When moving anything heavy with others, communication is key, especially if it’s an awkward shape. Agree on where you’re going to lift from, how far you’re going to travel, and where to stop if you need to take a break. Ensure everyone’s feet are clear of any sharp corners or hard edges before you set it down. With heavy boxes, try not to carry it too far in one go - especially if it obscures your vision. And when picking up a heavy object, always lift from the knees!
Make sure each box is labelled
In big letters, in clear handwriting. The last thing you want is a self-inflicted mystery box situation - especially if you’re searching for something that needs to be found quickly. Loo roll, for example.
We suggest labelling each box for which room the items belong in, as well as listing what’s inside the box. That way you’ll be able to tell at a glance whether or not the thing you’re looking for is inside.
Reinforce your boxes
While the comedic effect of watching the bottom of a box fall through is great when it’s happening to someone else, you’ll probably want to avoid this happening at all cost. There are various ways you can make a box stronger, and it’s always better to be safe than sorry. Here are our suggestions:
- Add an extra layer of cardboard to the bottom of your box, to reduce strain on taped-up seams.
- Use glue as well as tape to reinforce connections and joints.
- Insert laths (strips of wood) with a staple gun - we recommend an ‘x’ shape in the bottom of the box.
Items to take special care when packing
Ensure these things make it to your new place in one piece with our tips for packing delicate items.
Crockery and glassware
- Opt for medium-sized boxes. A large, heavy box full of breakables is a recipe for disaster.
- Wrap everything individually in packing paper or bubble wrap.
- Pack plates stacked sideways - this reduces the chance of them smashing if dropped.
- Fill extra space in the box with packing materials, to prevent any chance of things clinking together.
- Label it ‘FRAGILE’. Underline it a few times just to drive the point home.
- Double-check that everything is unplugged from the TV before trying to move it.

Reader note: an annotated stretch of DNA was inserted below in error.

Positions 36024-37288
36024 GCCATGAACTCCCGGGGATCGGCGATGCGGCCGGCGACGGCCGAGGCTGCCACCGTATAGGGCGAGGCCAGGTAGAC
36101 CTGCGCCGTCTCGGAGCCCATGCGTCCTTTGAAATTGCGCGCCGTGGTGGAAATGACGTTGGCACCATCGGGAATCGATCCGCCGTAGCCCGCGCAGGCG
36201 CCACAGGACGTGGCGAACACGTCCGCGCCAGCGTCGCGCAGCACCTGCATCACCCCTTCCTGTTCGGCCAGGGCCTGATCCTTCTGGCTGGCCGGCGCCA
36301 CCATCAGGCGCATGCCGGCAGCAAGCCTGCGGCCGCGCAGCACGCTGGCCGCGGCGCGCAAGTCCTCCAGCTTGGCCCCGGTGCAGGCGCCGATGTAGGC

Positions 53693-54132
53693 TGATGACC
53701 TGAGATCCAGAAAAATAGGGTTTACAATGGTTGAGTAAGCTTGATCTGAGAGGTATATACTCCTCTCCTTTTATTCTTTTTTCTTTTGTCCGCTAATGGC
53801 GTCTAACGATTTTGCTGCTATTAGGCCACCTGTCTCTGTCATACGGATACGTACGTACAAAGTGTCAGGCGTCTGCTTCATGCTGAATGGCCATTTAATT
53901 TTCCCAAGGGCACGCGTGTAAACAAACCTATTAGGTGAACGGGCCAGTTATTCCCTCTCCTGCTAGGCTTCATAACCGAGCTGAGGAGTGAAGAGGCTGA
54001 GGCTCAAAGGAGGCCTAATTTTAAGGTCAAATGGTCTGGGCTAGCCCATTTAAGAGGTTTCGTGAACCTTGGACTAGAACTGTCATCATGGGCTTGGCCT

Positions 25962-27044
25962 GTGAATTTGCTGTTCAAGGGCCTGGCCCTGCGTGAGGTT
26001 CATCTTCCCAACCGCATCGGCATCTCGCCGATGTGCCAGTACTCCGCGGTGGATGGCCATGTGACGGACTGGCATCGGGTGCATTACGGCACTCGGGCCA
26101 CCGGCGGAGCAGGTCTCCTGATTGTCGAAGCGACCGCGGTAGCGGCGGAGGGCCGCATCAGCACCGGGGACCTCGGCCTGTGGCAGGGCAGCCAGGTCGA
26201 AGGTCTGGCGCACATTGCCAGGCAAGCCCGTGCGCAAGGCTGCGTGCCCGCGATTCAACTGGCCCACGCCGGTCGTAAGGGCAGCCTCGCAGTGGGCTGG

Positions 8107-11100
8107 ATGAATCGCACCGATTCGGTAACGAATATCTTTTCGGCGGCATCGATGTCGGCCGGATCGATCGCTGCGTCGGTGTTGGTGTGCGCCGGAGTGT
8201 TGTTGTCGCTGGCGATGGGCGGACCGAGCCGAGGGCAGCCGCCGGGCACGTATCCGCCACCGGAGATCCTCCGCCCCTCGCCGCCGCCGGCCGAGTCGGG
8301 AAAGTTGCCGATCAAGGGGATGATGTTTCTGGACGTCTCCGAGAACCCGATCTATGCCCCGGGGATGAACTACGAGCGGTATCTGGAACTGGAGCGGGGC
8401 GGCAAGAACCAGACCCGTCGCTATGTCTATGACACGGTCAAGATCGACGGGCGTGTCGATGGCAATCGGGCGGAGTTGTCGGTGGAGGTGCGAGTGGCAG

- Give the TV a good clean, and dismantle any legs/stands that need taking apart.
- Decide what protective materials you need. Protecting the screen with bubble wrap is a good idea, even if the TV is going into a well-fitting box. Corner protectors can also be useful.
- Remember that flat screens need to be stored and transported in an upright position - have you thought about how you plan on securing your TV during the move?
- As you unplug and bundle any cables, feel free to label what they’re for and what device they belong to.
- Take an inventory of chargers, manuals, and remote controls. If you’ve lost manuals, replacements can sometimes be downloaded online - but make sure you’re downloading from a reliable source.
- Remove any batteries to prevent overheating and leakage.
- Back up any data in case the device it’s saved on is lost or damaged in transit.
Why should you rent with UNCLE?
In all of the stress of moving, it’s easy to forget the excitement that comes with setting yourself up in a new place. And if you’re renting, your anxieties might be far greater. Hard-to-reach landlords and hidden fees have become so common when renting, they’re sometimes considered the norm. We don’t think that’s right. If you agree with us, chances are you’d enjoy renting with UNCLE.
We’ve got high standards, and we think our renters should have them too. There’s no reason for routine repairs to take forever and a day to get fixed. Communal spaces are important, and we think they should be inviting and comfortable. We believe that people should feel safe entering their building, and confident in their contracts. Resident-only gyms and rooftop terraces aren’t a bad idea, either.
If these sound like the kind of amenities that could get you packing boxes, why not get in touch and see why you should choose UNCLE. We've got London buildings in areas such as Elephant & Castle, Wembley and Colindale, plus Manchester as well.